Defendant decides they would like pre-trial drug diversion.
The District Attorney determines if the defendant is eligible.
The court holds a hearing to confirm eligibility.
The court along with the probation department determine the type of drug treatment, rehabilitation and education for the defendant.
The defendant chooses a qualifying program (county-certified).
The defendant pays a diversion restitution fee (typically $100-1,000).
Defendant participates in the program (typically 12-18 months).
Defendant submits to any required periodic drug testing.
In some cases, defendants may be able to use prescribed medications as a component of their treatment program.
Once the defendant completes the program, charges are dropped and the arrest is dropped from the defendant’s record.
Since both the charges and record of the arrest are dropped from your record, you will not have to admit even to an arrest on your criminal record on job applications or background checks. Only certain law enforcement will even know the arrest ever occurred.
What Happens if You Fail The Drug Treatment Program?
The court holds a hearing to decide if failing to complete the program terminates your participation in the pre-trial diversion program. If so, this puts you back at square one: you will be facing the criminal charges in a court bench trial.
The most common reasons defendants fail to complete the program include:
Failure to comply with the drug treatment program conditions.
Failing a drug test.
Not going to the required treatments.
Being convicted for a separate felony or violent crime.
PC-1000 certified drug programs
Each county’s Public Health Department establishes their own list of Penal Code 1000 certified county programs. The programs provide drug abuse education and counseling services as an alternative to criminal conviction for first time drug offenders.
Here are the certified programs by county (pdf):
Most common abused prescription drugs
Scientific evidence has shown that misusing prescription drugs can alter one’s ability to think clearly, lead to powerful addictions, health risks and cause pregnancy issues.
The most commonly abused drugs include:
Hydrocodone: Lortab, Vicodin, Norco, Lorcet
Oxycodone: Oxyfast, OxyContin, Roxicodone
Fentanyl: Actiq, Duragesic, Fentora
Methadone: Dolophine, Methadose
Hydromorphone: Exalgo, Dilaudid
Methamphetamine: Ecstasy, Molly
Amphetamines: Vyvanse, Adderall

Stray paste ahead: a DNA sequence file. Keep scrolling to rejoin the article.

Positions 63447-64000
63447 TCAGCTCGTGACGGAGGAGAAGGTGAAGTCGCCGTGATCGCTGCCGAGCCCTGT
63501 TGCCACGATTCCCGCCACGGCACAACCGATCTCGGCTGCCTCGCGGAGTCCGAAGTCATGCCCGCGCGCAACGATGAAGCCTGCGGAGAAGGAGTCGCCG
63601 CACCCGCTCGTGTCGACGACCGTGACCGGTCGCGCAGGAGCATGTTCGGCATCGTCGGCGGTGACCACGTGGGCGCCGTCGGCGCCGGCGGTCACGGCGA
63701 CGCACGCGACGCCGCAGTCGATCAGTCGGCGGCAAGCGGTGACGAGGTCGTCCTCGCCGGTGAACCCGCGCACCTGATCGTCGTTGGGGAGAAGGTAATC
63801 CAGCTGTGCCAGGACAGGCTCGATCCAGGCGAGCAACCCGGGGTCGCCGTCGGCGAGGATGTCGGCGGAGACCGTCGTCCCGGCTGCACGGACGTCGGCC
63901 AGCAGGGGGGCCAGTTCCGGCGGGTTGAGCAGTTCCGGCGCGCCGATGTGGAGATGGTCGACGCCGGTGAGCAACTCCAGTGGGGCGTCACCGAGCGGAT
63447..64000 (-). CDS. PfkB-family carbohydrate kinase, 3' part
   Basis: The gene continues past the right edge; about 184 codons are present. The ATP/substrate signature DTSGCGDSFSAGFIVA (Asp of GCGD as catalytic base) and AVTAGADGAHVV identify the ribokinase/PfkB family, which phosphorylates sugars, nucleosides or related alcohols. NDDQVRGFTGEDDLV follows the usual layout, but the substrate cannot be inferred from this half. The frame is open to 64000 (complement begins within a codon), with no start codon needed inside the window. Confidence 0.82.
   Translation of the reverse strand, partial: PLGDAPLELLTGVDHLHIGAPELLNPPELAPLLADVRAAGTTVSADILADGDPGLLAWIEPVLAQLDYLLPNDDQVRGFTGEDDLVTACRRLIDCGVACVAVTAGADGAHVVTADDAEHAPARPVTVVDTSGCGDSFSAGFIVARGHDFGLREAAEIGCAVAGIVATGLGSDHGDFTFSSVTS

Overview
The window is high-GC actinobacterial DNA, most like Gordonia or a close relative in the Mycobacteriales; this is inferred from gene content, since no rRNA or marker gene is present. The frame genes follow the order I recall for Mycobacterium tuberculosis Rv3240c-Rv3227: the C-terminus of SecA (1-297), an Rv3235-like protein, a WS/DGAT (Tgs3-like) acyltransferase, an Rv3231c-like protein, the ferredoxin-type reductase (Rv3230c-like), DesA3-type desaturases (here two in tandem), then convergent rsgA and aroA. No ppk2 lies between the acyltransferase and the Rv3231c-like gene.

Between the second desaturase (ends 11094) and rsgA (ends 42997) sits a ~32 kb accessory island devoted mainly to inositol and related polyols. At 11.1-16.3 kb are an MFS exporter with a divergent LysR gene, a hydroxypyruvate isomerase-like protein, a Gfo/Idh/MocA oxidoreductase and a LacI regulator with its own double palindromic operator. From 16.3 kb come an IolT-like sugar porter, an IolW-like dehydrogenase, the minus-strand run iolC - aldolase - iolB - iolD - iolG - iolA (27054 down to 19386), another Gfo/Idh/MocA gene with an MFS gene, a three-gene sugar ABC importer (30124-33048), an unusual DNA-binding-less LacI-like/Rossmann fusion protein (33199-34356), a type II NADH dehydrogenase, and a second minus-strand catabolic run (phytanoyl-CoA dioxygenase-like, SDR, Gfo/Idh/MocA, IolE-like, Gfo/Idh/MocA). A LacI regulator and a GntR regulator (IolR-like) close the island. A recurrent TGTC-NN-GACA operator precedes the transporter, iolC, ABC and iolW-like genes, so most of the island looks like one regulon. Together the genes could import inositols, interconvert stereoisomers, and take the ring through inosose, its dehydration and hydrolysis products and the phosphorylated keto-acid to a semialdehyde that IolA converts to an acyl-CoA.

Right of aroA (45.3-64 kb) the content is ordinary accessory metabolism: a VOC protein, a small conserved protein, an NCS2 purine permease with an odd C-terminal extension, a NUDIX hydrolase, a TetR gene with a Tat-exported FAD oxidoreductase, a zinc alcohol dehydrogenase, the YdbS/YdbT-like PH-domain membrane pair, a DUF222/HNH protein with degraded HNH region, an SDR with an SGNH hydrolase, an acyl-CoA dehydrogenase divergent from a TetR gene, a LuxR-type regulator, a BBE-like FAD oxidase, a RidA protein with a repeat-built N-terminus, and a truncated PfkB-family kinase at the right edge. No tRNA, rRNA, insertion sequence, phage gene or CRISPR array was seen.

Methylphenidate: Concerta, Ritalin
Drug crime statistics
California passed Proposition 47, “The Safe Neighborhood and Schools Act” in November 2014. The sweeping criminal justice reform decriminalized simple possession of many illegal drugs by changing them from felony charges to misdemeanor.
California Department of Justice data shows felony drug arrests have plummeted 79% after enacting the new laws from 137,054 in 2014 down to just 28,376 in 2018.
California Felony Drug Crime Arrests per Year
California Drug Use Statistics
The California Health Care Foundation 2018 Substance Use in California Report published the following California drug use statistics:
8.5% of the population had some type of substance use disorder in 2016.
3.3% of the population had an illicit drug substance use disorder in 2016.
0.6% of the population had a pain medication substance use disorder in 2016.
Substance use disorders are most prevalent among young adults 18 to 25, occurring at nearly twice the California average rate.
Opioid related emergency visits surged 93% from 2,219 in 2006 to 4,281 in 2017.
Heroin related emergency visits surged 235% from 1,219 in 2006 to 4,089 in 2017.
Drug poisoning deaths increased 38% from 1999 to 2016.
Fentanyl opioid overdose deaths surged 300% from 2011 to 2017.
Call 844 325-1444 to get help now
Get Your Charges Dropped or Reduced and Protect Your Future!
If you are looking to hire a drug charge lawyer, we invite you to call for a Free confidential consultation.
We represent clients throughout southern California from our Los Angeles and Orange County offices, including:
Los Angeles County: Alhambra, Beverly Hills, Brentwood, Buena Park, Burbank, Culver City, El Segundo, Encino, Glendale, Hollywood, Huntington Park, Long Beach, Los Angeles, Malibu, Manhattan Beach, Pasadena, Pomona, San Fernando, Santa Clarita, Santa Monica, Sherman Oaks, Simi Valley, Thousand Oaks, Torrance, Van Nuys, Venice, Ventura, West Hollywood, West Los Angeles and Woodland Hills.
· · ·
Orange County: Aliso Viejo, Anaheim, Brea, Buena Park, Costa Mesa, Cypress, Dana Point, Fountain Valley, Garden Grove, Huntington Beach, Irvine, La Habra, La Palma, Laguna Beach, Laguna Hills, Laguna Niguel, Laguna Woods, Lake Forest, Los Alamitos, Mission Viejo, Newport Beach, Orange, Placentia, Rancho Santa Margarita, San Clemente, San Juan Capistrano, Santa Ana, Seal Beach, Stanton, Tustin, Villa Park, Westminster and Yorba Linda.